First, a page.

DerRic Starlight may not be Jim Henson, but for students and staff at Princess Alexandra School on Oct. 4 the distinction hardly mattered.
“I think the show was well-received,” said principal Carolyn Carroll. “The kids were certainly very enthusiastic.”
Starlight stopped at Diamond Jenness Secondary School, Chief Sunrise Education Centre, and even did an evening show at the Soaring Eagle Friendship Centre, before unpacking his bag of puppets at Princess Alexandra. The show – focused on delivering an anti-bullying message – brings together puppets beloved by all ages from ‘The Muppet Show’ and ‘Sesame Street’, as well as Starlight’s own creations.
“It’s the beginning, the middle, and the end,” Starlight told The Hub when asked about the highlights of the show. “It’s Kermit, Elmo and Granny. That’s when you know you have them.”
About a decade ago, he actually worked on ‘The Muppet Show’ as a puppeteer.
A member of the Tsuu T’ina First Nation outside of Calgary, Starlight himself was bullied in school as a result of his passion for puppets. He told the audience – held rapt by his renditions of Miss Piggy, Grover and Cookie Monster – how he had been teased for playing with dolls until his grandmother suggested the next time he take out a puppet and put on a show. The strategy worked and Starlight said by Grade 6 he was one of the most popular kids in school.
“Nothing has really changed for kids being bullied,” he said. “Communities are the same across the North. They all share the same problems.”
While the first half of the show featured familiar characters, the second half was devoted to Starlight’s own Aboriginal puppets. They included a young woman dancer, the Warrior and Granny – each with their own message. The dancer taught the children to not be shy, while Warrior told them to be proud of who they are. Granny’s song was perhaps the most popular and told the assembled students to follow their dreams.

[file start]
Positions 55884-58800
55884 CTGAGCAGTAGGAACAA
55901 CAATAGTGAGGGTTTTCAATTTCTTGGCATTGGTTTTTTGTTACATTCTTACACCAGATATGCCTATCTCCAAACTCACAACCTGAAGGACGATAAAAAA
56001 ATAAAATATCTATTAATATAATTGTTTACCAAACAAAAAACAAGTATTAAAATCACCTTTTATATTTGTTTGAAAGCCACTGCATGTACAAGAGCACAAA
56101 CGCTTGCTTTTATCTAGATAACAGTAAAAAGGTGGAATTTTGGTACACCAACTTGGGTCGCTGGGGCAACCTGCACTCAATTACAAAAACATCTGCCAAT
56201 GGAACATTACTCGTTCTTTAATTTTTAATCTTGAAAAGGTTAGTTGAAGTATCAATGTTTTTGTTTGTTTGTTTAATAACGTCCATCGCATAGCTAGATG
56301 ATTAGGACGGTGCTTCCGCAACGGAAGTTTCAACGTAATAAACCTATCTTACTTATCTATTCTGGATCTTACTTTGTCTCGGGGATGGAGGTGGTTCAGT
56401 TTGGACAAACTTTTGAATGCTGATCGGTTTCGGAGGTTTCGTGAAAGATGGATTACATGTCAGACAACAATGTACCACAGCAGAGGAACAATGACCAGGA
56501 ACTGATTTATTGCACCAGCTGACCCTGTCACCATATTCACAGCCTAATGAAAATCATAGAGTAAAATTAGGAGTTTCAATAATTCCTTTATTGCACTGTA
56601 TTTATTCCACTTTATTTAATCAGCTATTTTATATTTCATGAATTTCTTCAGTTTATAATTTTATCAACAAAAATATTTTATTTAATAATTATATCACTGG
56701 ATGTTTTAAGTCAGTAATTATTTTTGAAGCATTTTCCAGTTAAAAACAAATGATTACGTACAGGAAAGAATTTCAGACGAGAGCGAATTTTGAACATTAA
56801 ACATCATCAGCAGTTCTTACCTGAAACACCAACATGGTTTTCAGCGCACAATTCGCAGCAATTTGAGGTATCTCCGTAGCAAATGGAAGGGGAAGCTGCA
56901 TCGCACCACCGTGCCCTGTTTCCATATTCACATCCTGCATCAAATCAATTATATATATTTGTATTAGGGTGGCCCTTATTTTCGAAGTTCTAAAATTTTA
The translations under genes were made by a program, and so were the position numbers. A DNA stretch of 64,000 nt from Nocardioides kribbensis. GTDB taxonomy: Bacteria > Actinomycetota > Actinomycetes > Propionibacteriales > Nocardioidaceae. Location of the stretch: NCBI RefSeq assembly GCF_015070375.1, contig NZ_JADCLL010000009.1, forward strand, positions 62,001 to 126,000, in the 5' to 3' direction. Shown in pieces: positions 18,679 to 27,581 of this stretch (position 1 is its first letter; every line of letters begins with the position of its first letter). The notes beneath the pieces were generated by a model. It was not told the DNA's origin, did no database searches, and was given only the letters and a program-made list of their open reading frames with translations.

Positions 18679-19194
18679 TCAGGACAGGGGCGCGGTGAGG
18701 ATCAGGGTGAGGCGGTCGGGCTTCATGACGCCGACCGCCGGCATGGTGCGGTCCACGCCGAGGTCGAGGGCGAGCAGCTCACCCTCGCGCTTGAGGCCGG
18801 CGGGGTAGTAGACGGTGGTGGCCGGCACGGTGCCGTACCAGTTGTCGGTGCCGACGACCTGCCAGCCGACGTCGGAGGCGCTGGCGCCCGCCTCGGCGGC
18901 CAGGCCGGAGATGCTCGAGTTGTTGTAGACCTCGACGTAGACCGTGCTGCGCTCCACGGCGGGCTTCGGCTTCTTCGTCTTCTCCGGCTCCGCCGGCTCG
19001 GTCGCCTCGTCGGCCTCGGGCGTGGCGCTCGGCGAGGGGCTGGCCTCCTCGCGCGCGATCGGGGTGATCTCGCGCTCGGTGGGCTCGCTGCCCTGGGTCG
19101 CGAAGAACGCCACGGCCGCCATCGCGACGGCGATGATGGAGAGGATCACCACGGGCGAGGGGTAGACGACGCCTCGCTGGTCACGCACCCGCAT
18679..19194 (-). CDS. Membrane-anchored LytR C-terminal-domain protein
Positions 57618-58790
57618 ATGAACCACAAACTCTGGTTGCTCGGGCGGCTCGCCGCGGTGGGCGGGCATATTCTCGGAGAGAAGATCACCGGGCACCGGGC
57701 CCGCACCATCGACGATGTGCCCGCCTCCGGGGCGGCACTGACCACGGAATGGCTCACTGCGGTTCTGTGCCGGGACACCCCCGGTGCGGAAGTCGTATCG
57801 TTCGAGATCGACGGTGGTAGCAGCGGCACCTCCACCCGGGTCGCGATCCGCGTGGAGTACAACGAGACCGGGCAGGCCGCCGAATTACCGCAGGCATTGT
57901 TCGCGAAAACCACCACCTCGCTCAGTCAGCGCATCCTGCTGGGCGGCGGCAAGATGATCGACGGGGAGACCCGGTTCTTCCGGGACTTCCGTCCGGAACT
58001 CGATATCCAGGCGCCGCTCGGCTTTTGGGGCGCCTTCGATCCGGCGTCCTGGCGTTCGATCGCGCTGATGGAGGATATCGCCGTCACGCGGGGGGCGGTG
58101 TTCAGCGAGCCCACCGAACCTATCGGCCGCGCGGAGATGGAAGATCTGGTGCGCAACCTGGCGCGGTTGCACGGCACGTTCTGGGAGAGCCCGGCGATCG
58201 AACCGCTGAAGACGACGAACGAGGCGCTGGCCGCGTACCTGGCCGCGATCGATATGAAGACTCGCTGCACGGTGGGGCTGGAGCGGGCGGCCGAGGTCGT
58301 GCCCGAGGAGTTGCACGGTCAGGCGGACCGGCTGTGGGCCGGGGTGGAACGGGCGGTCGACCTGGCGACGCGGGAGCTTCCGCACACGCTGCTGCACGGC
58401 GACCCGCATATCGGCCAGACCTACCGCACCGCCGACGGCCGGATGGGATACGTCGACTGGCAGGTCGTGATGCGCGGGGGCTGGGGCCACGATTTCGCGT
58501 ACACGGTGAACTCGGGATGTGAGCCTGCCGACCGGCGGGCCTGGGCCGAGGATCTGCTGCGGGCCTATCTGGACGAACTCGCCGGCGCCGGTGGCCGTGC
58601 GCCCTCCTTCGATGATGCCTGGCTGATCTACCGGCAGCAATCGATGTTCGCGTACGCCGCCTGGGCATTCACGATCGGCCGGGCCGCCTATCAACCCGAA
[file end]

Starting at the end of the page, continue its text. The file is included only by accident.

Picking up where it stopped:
“With all the youth tours, we always try to find good role models,” said Peter Daniels, organizer of the tour, and youth and volunteer officer with the Department of Municipal and Community Affairs. “Personally, I’m focused on the bullying. It’s always been there, but there seems to be an epidemic of it now.”
Other tours have featured a rapper who spoke to kids about lifestyle choices and saying no to drugs and alcohol, while an upcoming tour in November deals with self-esteem issues, according to Daniels.
“They’re all based on getting in touch with youth about all positive aspects of life,” he said.
As for how well the message against bullying sank in with students, Carroll said she thought it was effective on many levels.
“It was there, and delivered at their level, but not drilled into them,” she said. “I think it will also open the door for more discussion about bullying in and outside the classroom, too.”
— Sarah Ladik